#5 – Stating the “Obvious”
Though many practitioners learn this in their first job, it bears repeating: Always use your own claim language. Don’t paraphrase. The estoppel risk is too great and the future too unpredictable to paraphrase.
But paraphrasing the cited portions of a reference can help if the citation is opaque or lengthy since this can really help illuminate and short-cut things for the PTAB. But your description needs to be accurate, or your credibility takes a big hit.
As another “obvious” issue, remember to write to the Board. Don’t respond to the examiner directly; you’re not addressing the examiner. Just discuss the rejections and any response to argument while still writing to the Board.
#6 – Motivations to Combine (MTC)
Barring an unusually rigorous examiner, perhaps one with some legal training, the MTCs almost always give you something to argue.
For instance, did the examiner even cite to any evidence for the MTC? Even post-KSR v. Teleflex, “[w]hether there was a motivation to combine prior art references is a question of fact. [Citing Arctic Cat Inc. v. Bombardier Recreational Prods. Inc., 876 F.3d 1350, 1359 (Fed. Cir. 2017)].” Forest Laboratories, LLC v. Sigmapharm Laboratories, LLC, 918 F.3d 928, 934 (Fed. Cir. 2019). Also see Novartis AG v. Torrent Pharm. Ltd., 853 F.3d 1316, 1327 (Fed. Cir. 2017) (“The presence or absence of a motivation to combine references in an obviousness determination is a pure question of fact”).
Also make sure the technical reasoning makes sense and therefore that the examiner’s reason to combine is legitimate. Does the primary reference itself already solve or otherwise obviate the alleged motivation? If so, there might not be a legitimate reason on the record to look beyond the primary reference in the first place. Also think about whether the proposed combination would work as alleged. And would the proposed modifications be entirely superfluous?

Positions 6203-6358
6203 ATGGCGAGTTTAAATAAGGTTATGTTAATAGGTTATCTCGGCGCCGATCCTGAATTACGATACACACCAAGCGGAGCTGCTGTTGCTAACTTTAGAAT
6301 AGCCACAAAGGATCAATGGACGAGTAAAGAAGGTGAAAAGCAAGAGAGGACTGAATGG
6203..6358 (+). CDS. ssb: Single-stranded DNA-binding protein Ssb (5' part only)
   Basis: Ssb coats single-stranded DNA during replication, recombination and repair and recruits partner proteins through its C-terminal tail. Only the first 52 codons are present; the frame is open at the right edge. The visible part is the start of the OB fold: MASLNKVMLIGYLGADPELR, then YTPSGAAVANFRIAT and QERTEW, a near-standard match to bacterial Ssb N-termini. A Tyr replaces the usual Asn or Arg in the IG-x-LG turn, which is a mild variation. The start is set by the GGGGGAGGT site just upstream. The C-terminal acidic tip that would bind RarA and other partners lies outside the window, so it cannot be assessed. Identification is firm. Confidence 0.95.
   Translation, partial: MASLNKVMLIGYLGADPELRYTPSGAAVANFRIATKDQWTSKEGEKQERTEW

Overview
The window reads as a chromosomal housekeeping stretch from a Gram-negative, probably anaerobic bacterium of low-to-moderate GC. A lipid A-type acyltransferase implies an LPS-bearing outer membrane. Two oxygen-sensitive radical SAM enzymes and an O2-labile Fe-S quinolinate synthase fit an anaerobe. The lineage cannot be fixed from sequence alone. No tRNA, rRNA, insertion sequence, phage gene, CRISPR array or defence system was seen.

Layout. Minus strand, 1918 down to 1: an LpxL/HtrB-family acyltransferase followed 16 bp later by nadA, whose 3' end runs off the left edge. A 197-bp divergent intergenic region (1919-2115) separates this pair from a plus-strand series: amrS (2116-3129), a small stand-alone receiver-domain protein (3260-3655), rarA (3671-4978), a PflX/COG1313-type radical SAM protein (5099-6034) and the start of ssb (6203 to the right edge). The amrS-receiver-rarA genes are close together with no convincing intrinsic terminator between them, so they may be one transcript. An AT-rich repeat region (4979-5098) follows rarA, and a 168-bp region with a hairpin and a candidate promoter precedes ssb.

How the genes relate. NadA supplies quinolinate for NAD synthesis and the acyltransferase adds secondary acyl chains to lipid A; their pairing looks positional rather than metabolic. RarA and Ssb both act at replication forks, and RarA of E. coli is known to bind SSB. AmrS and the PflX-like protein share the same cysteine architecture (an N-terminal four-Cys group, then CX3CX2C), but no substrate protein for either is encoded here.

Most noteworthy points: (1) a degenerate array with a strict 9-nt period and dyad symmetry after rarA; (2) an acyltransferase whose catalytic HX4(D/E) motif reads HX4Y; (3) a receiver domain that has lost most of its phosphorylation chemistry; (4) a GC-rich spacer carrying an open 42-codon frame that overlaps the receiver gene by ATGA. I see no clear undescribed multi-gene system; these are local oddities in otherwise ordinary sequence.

In Personal Web Technologies, LLC v. Apple, Inc., 848 F.3d 987 (Fed. Cir. 2017), the Federal Circuit noted that merely stating that the skilled artisan would have understood that a proposed combination would have allowed the features of one reference to be used with the features of another reference is deficient because it says “no more than that a skilled artisan, once presented with the two references, would have understood that they could be combined [emphasis original]. And that is not enough: it does not imply a motivation to pick out those two references and combine them to arrive at the claimed invention. See Belden Inc. v. Berk-Tek LLC, 805 F.3d 1064, 1073 (Fed. Cir. 2015) (‘[O]bviousness concerns whether a skilled artisan not only could have made but would have been motivated to make the combinations or modifications of prior art to arrive at the claimed invention [emphasis original].’).” Id. at 993-994.
#7 – Clause 8 Podcast with PTAB Judge
A former PTAB judge gave an hour and a half worth’s of valuable insight to IPWatchdog readers not too long ago. It’s only one judge, but there’s probably a lot of commonalities in what the judge says, and it gives you a good glimpse into how PTAB judges deliberate, what is their procedure, what works in convincing them, and overall what the judges are looking for. You can find the audio recording here: Clause 8, Episode 23: Joseph Lentivech – An Ex-PTAB Judge on Ex-Parte Appeals
What Do You Think?
Do you have your own tips for ex parte appeal briefs? Please share in the comments below.